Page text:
No matter how minor the withdrawal symptoms may appear to be when you first decide to start your detox, seek out medical intervention. Even if the possible side effects were not so severe, the medical detox process is the best way to monitor your vitals, administer fluids and support medications, and ensure that you have a medical staff standing ready if you should experience more severe side effects.

How Do Medical Detox & Treatment Options Affect Outcomes?

Medical detox can make you more comfortable, and it can also save your life if something goes wrong, but it does something else for your recovery effort. Studies show that those individuals who go through detox as part of an inpatient or outpatient treatment program are more likely to avoid relapse, especially when the treatment includes behavioral therapy3. That could involve family therapy, cognitive-behavioral therapy, motivational enhancement therapy, contingency management, or even a 12-step program.

The goal of these substance abuse treatments is to offer a foundation and a safe place. All the triggers and bad influences are removed. There’s typically no contact with those who are not part of the program. It’s a starting point whence a person can start to rebuild while learning to handle the stress, triggers, and other external forces that may have led to or at least contributed to the current detox situation.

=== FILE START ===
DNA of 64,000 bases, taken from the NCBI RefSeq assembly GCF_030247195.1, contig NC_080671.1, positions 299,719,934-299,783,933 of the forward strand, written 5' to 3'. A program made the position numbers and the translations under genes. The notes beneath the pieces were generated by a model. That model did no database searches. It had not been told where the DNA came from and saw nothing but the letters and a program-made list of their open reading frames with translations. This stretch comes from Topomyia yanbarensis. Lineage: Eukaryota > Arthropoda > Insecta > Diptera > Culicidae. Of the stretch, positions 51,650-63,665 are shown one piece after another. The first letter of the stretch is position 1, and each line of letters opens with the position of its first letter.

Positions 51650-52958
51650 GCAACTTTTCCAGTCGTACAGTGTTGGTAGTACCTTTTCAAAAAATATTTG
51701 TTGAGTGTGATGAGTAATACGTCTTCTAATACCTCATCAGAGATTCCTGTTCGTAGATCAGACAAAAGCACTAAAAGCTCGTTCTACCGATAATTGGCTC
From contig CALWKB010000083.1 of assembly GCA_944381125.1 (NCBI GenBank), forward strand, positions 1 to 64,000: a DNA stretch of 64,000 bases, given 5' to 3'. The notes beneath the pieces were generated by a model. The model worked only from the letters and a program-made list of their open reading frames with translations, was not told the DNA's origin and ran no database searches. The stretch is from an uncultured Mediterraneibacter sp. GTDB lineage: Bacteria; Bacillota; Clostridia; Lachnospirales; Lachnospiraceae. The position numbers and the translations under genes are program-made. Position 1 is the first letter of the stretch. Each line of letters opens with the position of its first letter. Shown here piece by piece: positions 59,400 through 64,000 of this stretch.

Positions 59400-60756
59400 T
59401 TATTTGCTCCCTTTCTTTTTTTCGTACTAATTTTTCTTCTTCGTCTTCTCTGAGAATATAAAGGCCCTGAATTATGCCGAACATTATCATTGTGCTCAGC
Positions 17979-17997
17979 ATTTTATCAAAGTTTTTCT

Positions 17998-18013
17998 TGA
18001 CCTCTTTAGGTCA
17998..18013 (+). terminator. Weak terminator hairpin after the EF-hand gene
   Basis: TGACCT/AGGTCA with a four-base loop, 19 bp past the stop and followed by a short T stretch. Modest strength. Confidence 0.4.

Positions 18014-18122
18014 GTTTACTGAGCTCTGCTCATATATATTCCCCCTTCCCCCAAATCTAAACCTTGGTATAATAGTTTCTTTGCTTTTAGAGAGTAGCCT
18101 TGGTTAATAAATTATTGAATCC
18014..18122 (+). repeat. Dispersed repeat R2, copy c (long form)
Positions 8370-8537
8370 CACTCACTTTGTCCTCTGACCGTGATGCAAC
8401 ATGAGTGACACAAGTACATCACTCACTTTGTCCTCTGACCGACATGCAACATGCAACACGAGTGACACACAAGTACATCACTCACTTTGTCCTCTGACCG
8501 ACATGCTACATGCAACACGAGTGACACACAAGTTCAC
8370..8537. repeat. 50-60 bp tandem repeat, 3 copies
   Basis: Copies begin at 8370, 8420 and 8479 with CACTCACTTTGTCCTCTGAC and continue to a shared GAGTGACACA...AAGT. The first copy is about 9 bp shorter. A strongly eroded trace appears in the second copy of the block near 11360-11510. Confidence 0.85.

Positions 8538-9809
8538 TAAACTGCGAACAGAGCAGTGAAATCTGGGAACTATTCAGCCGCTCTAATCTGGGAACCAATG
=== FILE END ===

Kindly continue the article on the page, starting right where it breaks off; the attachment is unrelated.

What Does Overdose Look Like for Meth?

Meth use is dangerous enough, but overdose is not the desired direction either. An overdose can happen at any time for a person taking meth. It’s illegal, so there’s no regulation or purification process to verify the formulation, dose, or frequency. It’s like playing Russian roulette.

Most users don’t have any idea what they are getting when they buy meth off the streets. In most cases, an overdose happens when a person takes a dose of meth that is just too much for the body. Even if the person took what they thought was the same dose in the past, the lack of regulation and oversight means that the dosage is not consistent, and it could be mixed with other substances, either of which could lead to an overdose.